Coveys of Quail, Columnists, Politicians, and Covid-19

Quail. I have nothing at all against those birds. I enjoy looking at them. I’ve fed a few. Raised a few. Shot a few. Eaten a few. I enjoy them on every level, from my eyeballs to my taste buds. So I don’t mean to slander these fine birds when I say that their images should be woven into the logos of the world’s leading stock exchanges.

Or maybe instead the exchanges could use in their logos images of a bunch of frightened old women leaning on walkers. But that would be grossly unfair to elderly females, most of whom I’ve found to be savvy, courageous, and wise. Come to think of it, most of that breed cower and whine less than any other group you’d care to mention.

Anyway, if you’re looking for courage and fortitude, don’t look to find it in any of the world’s stock exchanges during, say, your average epidemic. If you haven’t looked at your retirement account lately, I’d suggest you wait a few months, or a year or two, to let the quail get over their cowering and covey up again. Even if the sky really has fallen by then, you’ll have time to make peace with it. (My deep apologies for herein mixing metaphors of quail and Chicken Littles, but I’m scared out of my mind. Can’t you tell?)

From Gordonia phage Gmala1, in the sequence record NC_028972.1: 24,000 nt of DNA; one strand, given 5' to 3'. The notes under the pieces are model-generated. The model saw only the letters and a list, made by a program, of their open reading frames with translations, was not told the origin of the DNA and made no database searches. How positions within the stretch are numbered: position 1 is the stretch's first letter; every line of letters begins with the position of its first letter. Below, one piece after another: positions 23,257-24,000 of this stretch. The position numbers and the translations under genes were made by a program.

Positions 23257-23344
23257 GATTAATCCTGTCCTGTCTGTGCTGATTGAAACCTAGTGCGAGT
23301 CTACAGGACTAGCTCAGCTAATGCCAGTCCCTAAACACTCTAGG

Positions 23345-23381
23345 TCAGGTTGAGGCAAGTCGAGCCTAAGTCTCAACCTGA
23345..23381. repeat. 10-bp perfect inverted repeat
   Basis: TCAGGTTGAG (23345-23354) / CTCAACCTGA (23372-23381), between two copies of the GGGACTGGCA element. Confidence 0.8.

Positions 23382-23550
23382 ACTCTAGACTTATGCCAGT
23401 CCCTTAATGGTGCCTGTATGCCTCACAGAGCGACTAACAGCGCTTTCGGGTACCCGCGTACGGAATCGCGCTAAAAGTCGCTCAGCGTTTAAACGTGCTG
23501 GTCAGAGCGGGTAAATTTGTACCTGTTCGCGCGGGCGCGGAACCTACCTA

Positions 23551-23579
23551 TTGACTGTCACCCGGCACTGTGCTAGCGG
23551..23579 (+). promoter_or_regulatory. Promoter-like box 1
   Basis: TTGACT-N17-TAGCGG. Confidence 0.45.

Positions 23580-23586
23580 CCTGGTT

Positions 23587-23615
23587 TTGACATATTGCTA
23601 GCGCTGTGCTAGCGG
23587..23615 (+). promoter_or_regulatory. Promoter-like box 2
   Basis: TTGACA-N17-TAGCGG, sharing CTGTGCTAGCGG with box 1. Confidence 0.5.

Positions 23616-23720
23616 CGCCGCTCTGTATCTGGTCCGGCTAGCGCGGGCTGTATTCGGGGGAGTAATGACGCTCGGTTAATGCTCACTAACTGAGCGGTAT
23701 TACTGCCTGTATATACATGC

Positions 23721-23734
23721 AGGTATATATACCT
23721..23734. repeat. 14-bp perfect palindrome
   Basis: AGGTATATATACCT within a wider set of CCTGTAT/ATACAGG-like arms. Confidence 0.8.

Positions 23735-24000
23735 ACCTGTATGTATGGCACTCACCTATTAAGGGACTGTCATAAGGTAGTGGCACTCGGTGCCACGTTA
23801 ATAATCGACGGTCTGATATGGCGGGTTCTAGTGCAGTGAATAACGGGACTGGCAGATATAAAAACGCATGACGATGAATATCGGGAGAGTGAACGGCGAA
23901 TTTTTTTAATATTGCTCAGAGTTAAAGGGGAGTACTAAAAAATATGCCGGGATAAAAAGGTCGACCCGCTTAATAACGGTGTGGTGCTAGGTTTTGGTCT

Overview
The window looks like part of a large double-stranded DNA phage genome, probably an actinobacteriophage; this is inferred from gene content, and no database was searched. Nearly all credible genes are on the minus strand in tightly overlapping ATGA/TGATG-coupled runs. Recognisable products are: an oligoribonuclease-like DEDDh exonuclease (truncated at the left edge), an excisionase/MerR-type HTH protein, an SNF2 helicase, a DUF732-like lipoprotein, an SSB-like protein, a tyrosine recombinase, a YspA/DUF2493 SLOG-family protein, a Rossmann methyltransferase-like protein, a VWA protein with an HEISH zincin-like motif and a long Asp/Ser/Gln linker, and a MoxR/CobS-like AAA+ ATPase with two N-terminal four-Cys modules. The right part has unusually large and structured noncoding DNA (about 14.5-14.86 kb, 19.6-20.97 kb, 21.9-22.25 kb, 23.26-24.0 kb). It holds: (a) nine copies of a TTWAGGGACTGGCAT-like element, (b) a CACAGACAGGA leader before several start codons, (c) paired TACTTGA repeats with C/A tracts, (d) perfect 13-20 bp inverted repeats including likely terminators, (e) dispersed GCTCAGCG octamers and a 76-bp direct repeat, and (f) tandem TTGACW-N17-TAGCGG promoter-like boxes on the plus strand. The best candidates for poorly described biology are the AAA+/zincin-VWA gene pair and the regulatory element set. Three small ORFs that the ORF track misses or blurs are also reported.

Of course, what at present has the national news media ecstatic and the stock market falling to its knees in terror is a virus, a “coronavirus,” namely, Covid-19. The Wall Street Journal’s headline today: “Disease Takes Toll on Companies.” But it’s not yet the disease taking a toll; it’s fear of the disease.

In that publication’s weekend edition, one columnist (who I like) conjectured that, while this thing is nothing to sneeze at, irrational fear of it will do a lot more damage than the disease itself. I understood his point to be: wash your hands, get out from under the coffee table, don’t stand in lines with hordes of other quail buying face masks, have the good sense and decency to stay home when you’re sick, and get on with life.

Another columnist (one of my favorite), writing a few pages away, while basically agreeing with the first, expressed a gut feeling that this thing and its impact is “going to be bad.”